France - Shoplifting pétanque player becomes repeat offender
It’s a game played by thousands in this country and as with many a sport it can inflame the passions of both participants and spectators.
Unfortunately for one particular young man he took his enthusiasm for it a step too far by stealing a couple of treasured "boules" or balls and getting caught in the act, not once, but twice.
Maybe a word or two on pétanque at this point as even though it’s an international sport, it’s not exactly one of the best known around the world.
There are plenty of better well-informed sources out there describing what it is and where it originates, but succinctly (and therefore probably not entirely accurately) put it’s a sort of French bowls.
Just to emphasise the popularity of pétanque here in France, it ranks as the eighth most played sport in terms of active club membership with apparently more than 362,000 registered players.
There’s a federation governing the sport in this country, championships broken down by sex and age, and of course a French cup.
In fact to find out everything and anything you might ever have wanted to know (or not, as the case might be) there’s the bible of the game available annually in the form of Le Guide Boulisme.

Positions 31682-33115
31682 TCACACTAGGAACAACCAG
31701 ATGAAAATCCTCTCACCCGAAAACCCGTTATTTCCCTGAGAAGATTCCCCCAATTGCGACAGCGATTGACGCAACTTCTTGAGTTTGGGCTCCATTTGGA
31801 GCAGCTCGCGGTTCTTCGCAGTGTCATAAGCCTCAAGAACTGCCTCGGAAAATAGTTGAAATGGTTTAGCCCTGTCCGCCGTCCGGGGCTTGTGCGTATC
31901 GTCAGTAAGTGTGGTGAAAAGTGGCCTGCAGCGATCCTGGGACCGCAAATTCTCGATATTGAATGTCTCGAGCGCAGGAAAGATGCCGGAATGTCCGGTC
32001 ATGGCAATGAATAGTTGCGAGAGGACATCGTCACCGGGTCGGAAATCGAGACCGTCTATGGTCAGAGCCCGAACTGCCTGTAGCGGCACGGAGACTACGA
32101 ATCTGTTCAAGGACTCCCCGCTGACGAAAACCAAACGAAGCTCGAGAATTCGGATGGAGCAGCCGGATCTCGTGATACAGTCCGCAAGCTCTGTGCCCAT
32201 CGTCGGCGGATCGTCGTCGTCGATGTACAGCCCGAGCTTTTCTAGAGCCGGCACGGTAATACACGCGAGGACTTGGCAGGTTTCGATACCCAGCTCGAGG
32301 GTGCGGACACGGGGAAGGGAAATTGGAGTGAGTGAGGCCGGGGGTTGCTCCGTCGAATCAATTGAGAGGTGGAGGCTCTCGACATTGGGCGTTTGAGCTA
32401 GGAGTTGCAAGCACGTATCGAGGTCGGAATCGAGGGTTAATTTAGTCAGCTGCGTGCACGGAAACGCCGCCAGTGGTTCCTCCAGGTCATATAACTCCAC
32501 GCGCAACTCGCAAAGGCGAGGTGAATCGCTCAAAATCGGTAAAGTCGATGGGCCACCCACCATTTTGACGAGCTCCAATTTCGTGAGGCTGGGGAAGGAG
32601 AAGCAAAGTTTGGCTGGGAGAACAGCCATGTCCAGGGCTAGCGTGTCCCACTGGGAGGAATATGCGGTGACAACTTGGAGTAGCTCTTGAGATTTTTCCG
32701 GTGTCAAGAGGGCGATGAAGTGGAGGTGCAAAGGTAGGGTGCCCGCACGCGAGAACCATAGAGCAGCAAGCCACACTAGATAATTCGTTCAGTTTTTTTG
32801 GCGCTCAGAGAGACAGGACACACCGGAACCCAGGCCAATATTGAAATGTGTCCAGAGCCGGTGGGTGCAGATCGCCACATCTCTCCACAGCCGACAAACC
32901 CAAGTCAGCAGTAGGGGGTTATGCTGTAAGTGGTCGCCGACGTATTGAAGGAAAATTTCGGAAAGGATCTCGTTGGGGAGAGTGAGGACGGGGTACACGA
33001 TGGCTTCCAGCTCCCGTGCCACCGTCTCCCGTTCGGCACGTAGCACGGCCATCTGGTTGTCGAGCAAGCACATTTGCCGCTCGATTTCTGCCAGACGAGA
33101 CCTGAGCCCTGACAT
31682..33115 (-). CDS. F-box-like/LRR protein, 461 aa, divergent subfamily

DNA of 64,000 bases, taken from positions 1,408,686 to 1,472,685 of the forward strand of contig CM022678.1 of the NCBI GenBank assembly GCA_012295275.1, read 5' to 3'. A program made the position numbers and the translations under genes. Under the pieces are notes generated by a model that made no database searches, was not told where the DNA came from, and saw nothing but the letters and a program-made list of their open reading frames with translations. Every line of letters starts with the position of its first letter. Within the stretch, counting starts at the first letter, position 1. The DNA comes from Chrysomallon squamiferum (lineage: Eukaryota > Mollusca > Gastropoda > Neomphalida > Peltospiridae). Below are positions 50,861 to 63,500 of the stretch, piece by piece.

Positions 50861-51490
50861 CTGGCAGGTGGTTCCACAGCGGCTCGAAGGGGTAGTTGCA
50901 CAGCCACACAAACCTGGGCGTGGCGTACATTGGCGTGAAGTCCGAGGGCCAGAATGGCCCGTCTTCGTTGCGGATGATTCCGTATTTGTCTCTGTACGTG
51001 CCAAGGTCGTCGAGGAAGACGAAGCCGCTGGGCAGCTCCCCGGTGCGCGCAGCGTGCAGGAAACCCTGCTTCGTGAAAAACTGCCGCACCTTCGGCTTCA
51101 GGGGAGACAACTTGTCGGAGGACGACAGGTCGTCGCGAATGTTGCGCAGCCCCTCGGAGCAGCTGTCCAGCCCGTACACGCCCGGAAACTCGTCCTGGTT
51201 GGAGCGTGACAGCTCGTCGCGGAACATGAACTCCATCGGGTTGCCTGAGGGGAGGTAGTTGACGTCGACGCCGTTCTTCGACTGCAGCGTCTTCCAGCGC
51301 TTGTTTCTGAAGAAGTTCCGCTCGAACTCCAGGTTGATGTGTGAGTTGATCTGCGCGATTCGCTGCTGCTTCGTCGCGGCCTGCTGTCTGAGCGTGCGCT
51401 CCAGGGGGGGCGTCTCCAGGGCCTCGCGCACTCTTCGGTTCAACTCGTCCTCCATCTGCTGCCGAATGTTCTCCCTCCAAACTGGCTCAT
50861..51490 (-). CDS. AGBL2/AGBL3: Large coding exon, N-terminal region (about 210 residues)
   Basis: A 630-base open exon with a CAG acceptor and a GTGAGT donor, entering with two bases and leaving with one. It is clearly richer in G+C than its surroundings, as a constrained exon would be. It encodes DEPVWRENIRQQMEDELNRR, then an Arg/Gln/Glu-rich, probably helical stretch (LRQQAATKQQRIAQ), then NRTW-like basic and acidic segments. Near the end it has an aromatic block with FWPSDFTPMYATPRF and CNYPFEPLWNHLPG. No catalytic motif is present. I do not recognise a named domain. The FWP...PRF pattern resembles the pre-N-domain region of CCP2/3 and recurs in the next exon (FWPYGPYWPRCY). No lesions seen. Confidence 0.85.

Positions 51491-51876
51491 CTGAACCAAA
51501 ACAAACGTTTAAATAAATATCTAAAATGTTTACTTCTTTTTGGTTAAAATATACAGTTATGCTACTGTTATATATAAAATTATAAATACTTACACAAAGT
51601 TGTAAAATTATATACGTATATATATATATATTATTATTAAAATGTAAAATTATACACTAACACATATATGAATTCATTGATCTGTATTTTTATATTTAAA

Anyway back to the man who was caught stealing those boules.
The 33-year-old was arrested in the southwestern French town of Dax earlier this week as he attempted to lift a couple of them worth €199 ($US 269) from a store.
No mean feat really as they usually weigh anything between 650 and 800 grammes each and so aren’t exactly the easiest things to sneak out of a shop without being noticed.
Apparently it wasn’t the first time he was "caught in the act" according to the regional daily, Sud Ouest.
He was stopped just last month committing a similar theft, albeit for the smaller amount of €163 ($US220).
All of which means, says the paper, that when his case comes to court he’ll be treated as a repeat offender and runs the risk of not just facing a fine but also a sentence.
And his defence? Well he claims to be quite good at the game but not to "have the means to finance his passion."
So quite literally a French sporting crime of passion - of sorts?
He’ll have the chance to explain himself fully when his case comes to court, but for that he’ll have to wait until April.